– Idran
    May 25, 2023 at 16:05
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    $\begingroup$ @JustinHilyard I think that even "hypothetical laws" is too strong a phrase. Hypotheses are logical assertions. Logic has limits, and I doubt reality respects them. This is not to say that we have a better tool than logic: we're simply stuck looking at shadows in the cave. Physics is very good at finding patterns in the shadows, but the reality outside the cave is beyond it. Thus, we have no foundation except what we see in the shadows. $\endgroup$
    – John Doty
    May 26, 2023 at 18:33
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Symmetries prevent runaway effects which "destroy reality": In particular, an energy "gain" is coupled to an equivalent energy "loss" somewhere else. If that were not the case, things would just "explode" or "implode".

Such universes may be governed by laws -- but Lee Smolin would say that they are short-lived and barren.

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  • $\begingroup$ It wouldn't have to be "immediately". It would only have to be like that on average. One can also conceive flow models in which the total energy is bracketed by non-linear in- and out-flow modes. Are these models maximally simple, though? No. $\endgroup$ May 25, 2023 at 13:49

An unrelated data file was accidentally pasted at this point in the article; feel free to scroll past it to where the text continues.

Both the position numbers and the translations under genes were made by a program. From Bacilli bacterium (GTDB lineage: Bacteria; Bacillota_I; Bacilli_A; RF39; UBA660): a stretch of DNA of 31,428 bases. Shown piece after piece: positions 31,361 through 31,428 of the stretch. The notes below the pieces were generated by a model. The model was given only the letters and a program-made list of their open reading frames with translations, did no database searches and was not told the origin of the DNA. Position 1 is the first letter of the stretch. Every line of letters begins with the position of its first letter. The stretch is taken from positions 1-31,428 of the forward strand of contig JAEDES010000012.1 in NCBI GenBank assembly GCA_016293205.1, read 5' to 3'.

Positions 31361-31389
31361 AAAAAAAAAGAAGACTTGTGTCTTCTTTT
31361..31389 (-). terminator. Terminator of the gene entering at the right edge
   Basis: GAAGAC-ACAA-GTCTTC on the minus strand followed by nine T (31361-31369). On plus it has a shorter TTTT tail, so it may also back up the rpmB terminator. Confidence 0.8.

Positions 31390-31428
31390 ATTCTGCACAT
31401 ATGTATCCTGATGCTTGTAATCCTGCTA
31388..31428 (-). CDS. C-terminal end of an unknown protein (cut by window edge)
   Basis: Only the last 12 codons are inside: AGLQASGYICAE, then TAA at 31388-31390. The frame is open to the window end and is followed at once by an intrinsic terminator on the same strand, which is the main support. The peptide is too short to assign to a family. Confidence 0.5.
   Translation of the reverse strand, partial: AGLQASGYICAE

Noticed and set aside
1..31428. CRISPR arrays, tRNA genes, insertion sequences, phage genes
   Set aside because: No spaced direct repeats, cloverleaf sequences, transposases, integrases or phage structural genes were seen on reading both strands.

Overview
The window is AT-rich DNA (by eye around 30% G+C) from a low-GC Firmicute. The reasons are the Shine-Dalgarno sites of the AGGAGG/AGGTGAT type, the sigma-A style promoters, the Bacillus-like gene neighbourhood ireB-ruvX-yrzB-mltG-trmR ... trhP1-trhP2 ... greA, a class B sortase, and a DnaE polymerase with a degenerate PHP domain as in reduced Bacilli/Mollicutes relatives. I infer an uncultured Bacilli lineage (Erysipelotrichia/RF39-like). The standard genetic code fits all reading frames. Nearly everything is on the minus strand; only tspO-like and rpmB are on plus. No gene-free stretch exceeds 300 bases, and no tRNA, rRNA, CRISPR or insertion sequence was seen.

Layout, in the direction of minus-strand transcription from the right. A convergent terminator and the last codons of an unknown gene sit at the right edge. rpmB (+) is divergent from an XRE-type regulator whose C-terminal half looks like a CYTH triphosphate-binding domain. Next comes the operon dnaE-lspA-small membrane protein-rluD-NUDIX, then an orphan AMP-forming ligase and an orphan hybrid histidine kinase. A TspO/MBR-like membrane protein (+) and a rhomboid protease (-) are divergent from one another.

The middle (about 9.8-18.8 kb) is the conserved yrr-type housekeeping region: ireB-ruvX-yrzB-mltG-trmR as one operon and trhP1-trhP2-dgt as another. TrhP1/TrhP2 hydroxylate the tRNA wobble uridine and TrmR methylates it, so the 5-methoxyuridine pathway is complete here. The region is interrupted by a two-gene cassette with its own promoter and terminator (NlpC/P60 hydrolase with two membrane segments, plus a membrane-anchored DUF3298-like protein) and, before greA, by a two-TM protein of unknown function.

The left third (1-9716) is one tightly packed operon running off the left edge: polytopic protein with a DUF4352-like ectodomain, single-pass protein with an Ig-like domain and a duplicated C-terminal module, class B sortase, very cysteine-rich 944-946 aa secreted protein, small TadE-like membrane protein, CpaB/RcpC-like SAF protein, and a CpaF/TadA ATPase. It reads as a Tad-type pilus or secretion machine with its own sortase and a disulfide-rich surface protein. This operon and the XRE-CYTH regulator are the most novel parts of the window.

• $\begingroup$ @FlatterMann True, "immediate" is not necessary and does not even describe our current universe correctly and may not even be well defined. $\endgroup$ May 25, 2023 at 14:11
  • $\begingroup$ @Peter-ReinstateMonica let me change the original question: Would the fundamental laws of physics change (as Smolin proposes with his cosmological natural selection) if there were no conservation laws? $\endgroup$
    – vengaq
    May 28, 2023 at 11:10
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I think this is a tautology. What we call "laws of physics" are essentially just descriptions of the symmetries that have been discovered in the universe. And as your quoted material explains, conservation is just the flip side of a symmetry.